When someone sent me this infographic earlier this week, I took a glance at it, then set it aside in a rush of meetings, research, and, well, daily stuff.
But when I took a second look, I was surprised with what I saw.
First, some back story: Infographics have become the content de jour recently, combining eye-catching graphics with data and information. They’re also (often) easy-to-read and understand, which makes them perfect in the digital ecology of 12648126481624 posts and shares per second and general data overload.
At some point, while I can’t say they’ve jumped the shark, they’ve certainly become a bit less–credible, perhaps? Throw it on an infographic, place a “source” in small print at the bottom and call it a day. Say anything elegantly enough and it can seem believable.
So, with that context I read the following infographic. Having taught in both rural and urban Title I schools, I was happy to see some data that took a look at a kind of intersection between culture and technology, but the data below contradicts my own experience in a classroom, with two statistics standing out:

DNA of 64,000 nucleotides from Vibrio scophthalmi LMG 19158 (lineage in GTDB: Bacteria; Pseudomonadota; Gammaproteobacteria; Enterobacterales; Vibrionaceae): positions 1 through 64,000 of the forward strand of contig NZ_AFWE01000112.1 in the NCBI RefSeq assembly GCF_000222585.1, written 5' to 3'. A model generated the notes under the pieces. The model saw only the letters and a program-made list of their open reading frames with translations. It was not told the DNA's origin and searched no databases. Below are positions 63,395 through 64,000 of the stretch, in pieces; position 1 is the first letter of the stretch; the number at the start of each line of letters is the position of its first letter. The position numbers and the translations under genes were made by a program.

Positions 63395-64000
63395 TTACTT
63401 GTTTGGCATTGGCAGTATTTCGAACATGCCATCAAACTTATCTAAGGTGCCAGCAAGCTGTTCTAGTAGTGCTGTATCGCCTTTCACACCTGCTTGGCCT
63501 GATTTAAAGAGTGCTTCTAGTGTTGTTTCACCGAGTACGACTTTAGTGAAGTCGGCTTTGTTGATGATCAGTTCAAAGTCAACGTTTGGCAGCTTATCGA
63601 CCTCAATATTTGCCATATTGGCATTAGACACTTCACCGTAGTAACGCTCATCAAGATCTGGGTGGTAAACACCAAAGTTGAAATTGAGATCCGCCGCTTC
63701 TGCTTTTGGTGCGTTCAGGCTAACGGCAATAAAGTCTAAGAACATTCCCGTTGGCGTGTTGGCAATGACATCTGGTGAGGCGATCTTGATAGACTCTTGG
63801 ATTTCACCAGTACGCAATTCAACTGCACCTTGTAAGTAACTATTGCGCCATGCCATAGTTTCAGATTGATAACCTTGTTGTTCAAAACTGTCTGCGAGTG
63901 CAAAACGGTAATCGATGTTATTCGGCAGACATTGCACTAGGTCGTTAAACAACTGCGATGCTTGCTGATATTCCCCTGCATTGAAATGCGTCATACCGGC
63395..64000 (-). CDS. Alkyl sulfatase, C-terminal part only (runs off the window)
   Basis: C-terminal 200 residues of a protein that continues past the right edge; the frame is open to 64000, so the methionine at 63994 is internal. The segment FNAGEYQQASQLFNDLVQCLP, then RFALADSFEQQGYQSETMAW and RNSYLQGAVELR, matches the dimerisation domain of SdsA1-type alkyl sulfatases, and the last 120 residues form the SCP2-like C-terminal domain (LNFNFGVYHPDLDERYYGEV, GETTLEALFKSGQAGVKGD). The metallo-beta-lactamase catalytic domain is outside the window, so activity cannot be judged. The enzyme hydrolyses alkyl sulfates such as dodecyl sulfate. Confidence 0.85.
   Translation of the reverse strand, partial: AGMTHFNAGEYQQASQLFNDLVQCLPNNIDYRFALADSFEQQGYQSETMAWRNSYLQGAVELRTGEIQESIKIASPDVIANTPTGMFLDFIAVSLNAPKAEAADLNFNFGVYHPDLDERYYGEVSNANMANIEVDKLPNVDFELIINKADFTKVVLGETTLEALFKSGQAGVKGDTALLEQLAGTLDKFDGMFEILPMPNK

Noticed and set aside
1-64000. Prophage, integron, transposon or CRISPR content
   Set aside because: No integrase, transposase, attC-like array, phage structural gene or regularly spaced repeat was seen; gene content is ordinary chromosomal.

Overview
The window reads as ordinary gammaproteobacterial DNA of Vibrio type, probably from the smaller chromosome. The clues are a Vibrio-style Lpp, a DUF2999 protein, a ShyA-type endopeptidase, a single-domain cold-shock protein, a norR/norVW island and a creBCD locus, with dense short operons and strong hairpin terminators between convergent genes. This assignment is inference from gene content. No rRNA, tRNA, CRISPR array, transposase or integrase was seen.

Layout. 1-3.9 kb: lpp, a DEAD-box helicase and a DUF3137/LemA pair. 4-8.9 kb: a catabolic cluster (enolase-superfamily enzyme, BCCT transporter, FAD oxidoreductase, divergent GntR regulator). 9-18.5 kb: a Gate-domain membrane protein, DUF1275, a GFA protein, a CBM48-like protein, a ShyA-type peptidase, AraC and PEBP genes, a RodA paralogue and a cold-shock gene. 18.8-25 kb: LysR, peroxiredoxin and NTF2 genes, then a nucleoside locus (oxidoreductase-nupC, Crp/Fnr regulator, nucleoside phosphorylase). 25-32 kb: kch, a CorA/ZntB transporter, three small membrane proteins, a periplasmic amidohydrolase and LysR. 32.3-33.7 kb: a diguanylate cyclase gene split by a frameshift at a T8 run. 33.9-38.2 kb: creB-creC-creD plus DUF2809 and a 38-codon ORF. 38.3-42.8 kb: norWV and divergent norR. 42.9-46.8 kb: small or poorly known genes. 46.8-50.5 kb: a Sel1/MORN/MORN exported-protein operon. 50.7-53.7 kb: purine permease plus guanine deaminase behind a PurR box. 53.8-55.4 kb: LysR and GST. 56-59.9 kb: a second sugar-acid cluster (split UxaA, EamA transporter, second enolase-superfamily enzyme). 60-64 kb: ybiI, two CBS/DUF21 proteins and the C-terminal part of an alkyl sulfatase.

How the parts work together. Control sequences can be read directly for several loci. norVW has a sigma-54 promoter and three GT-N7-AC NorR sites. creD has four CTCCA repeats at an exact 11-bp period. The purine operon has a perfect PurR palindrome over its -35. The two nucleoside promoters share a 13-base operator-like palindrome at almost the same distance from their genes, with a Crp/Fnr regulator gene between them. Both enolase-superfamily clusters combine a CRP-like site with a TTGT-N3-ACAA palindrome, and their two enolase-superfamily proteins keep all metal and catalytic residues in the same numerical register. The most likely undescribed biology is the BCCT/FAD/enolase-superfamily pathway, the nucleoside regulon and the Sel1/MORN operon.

1. Hispanic students are more likely to own a tablet than non-Hispanics.
2. African-Americans are more likely to own a smartphone than both Hispanics and Whites–by quite a bit (2% and 11% respectively).
Now the trouble with any study framed by race is the implication–even if they’re only perceived. And this trend is undoubtedly geographically dependent (my experience has been on the east coast of the United States).
The relationship between technology use, academic proficiency, and socioeconomic status is an understudied one, it seems. The poverty rate for African American children in the United States is over 37%, while 34% for Hispanics, and 12.5% for whites, according to 2012 Census Data.
The takeaway? Seeing the use of technology–in the classroom and beyond–balance out relatively equally in lieu of socioeconomic challenges. This can only be a positive stepping stone for 21st century learning moving forward.